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Biden administration moves to protect Alaska wilderness; opening statements and first witness in NY trial; SCOTUS hears Starbucks case, with implications for unions on the line; rural North Carolina town gets pathway to home ownership.

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The Supreme Court weighs cities ability to manage a growing homelessness crisis, anti-Israeli protests spread to college campuses nationwide, and more states consider legislation to ban firearms at voting sites and ballot drop boxes.

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Wyoming needs more educators who can teach kids trade skills, a proposal to open 40-thousand acres of an Ohio forest to fracking has environmental advocates alarmed and rural communities lure bicyclists with state-of-the-art bike trail systems.

Family Preservation Project helps keep VA families together

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Wednesday, January 3, 2024   

Virginia legal advocates are partnering on a program to keep families together.

The Family Preservation Project is a collaboration between the Virginia Poverty Law Center and the Virginia Legal Aid Justice Center. The goal is to create a better approach to family separation cases with improvements to the whole system.

An Annie E. Casey Foundation report found neglect is a growing reason Virginia kids are placed in foster care.

Valerie L'Herrou, deputy director of the Center for Family Advocacy at the Virginia Poverty Law Center, said sometimes, it is a different story.

"Something like an eviction, or some other legal matter, can precipitate children going into foster care when their families have done nothing wrong," L'Herrou pointed out.

The two organizations say they are bringing a holistic approach to legal work, providing wraparound legal services for evictions and family separation, along with parent advocates who've been through the system guiding others through separations.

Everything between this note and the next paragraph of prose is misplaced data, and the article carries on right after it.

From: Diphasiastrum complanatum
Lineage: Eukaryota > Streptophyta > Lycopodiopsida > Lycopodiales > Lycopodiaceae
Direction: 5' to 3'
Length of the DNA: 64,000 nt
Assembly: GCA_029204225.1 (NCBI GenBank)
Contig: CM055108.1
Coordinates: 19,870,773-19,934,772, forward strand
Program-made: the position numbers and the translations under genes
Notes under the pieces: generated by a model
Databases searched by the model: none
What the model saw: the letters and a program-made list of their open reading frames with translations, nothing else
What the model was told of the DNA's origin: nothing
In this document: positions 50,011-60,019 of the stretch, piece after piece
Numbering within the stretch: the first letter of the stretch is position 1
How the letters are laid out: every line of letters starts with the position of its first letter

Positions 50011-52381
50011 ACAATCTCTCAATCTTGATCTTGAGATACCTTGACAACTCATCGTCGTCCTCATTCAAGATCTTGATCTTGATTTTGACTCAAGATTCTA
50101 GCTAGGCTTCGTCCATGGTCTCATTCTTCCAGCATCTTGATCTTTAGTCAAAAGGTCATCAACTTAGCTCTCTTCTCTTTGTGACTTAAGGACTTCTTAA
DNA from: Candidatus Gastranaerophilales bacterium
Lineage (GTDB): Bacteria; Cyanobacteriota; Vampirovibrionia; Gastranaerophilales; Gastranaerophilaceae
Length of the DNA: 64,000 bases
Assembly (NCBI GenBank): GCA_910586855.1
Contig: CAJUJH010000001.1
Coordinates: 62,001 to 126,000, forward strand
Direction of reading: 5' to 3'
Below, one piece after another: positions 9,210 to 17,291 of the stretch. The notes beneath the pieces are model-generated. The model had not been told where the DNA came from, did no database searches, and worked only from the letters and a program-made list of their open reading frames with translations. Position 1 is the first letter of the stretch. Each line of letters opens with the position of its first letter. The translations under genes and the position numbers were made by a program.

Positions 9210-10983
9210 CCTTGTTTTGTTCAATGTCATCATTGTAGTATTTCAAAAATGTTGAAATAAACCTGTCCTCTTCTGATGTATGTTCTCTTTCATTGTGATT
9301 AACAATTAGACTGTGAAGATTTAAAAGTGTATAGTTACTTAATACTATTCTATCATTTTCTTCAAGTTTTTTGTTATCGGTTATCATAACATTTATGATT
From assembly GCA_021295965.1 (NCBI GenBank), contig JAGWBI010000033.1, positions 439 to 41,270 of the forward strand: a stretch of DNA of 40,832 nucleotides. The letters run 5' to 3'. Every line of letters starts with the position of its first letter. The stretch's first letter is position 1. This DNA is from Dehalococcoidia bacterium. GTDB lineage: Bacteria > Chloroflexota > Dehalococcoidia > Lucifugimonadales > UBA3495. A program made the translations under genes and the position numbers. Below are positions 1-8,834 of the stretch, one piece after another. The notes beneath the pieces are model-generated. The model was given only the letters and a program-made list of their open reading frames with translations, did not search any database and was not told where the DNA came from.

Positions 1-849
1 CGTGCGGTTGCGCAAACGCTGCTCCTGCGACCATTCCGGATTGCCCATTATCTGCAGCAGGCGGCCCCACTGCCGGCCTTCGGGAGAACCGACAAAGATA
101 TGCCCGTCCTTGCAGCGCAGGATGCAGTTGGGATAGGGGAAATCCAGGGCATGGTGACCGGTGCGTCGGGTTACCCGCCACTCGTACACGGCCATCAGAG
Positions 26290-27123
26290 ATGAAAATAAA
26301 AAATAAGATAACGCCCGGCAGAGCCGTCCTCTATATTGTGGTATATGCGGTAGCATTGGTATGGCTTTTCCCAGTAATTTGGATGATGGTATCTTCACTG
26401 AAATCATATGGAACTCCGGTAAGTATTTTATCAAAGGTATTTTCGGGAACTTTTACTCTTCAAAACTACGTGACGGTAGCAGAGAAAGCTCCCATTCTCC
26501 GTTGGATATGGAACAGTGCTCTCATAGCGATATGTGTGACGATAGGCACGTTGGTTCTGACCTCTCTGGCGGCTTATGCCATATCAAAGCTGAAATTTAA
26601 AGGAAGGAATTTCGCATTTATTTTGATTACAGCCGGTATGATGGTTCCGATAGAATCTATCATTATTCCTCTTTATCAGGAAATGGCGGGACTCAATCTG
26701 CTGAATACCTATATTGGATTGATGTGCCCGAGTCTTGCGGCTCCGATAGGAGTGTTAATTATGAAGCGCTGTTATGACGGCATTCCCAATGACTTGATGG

Virginia's Promoting Safe and Stable Families program also helps connect families and children to necessary services to get through a crisis.

One sticking point L'Herrou and others want to change is the price attorneys are paid for taking on family separation cases. The flat rate of $120 per case has turned into a deterrent for those who charge much higher rates for hourly services. She said this creates a lack of proper legal representation for families.

"Attorneys are just not accepting the cases because basically, they can't afford to," L'Herrou acknowledged. "Even when they do, they're not doing anything -- they're not putting any time into it -- because in their minds simply, showing up to court is enough. So, one of the recommendations is to raise that $120 flat fee to $445."

For the first time in 20 years, the Virginia State Bar Association will be advocating at the Virginia General Assembly on the matter, seeking methods to improve the quality of legal services for certain child dependency cases. The association's request will go before the state Supreme Court for approval.

Disclosure: The Virginia Poverty Law Center contributes to our fund for reporting on Civil Rights, Housing/Homelessness, Poverty Issues, Social Justice. If you would like to help support news in the public interest, click here.


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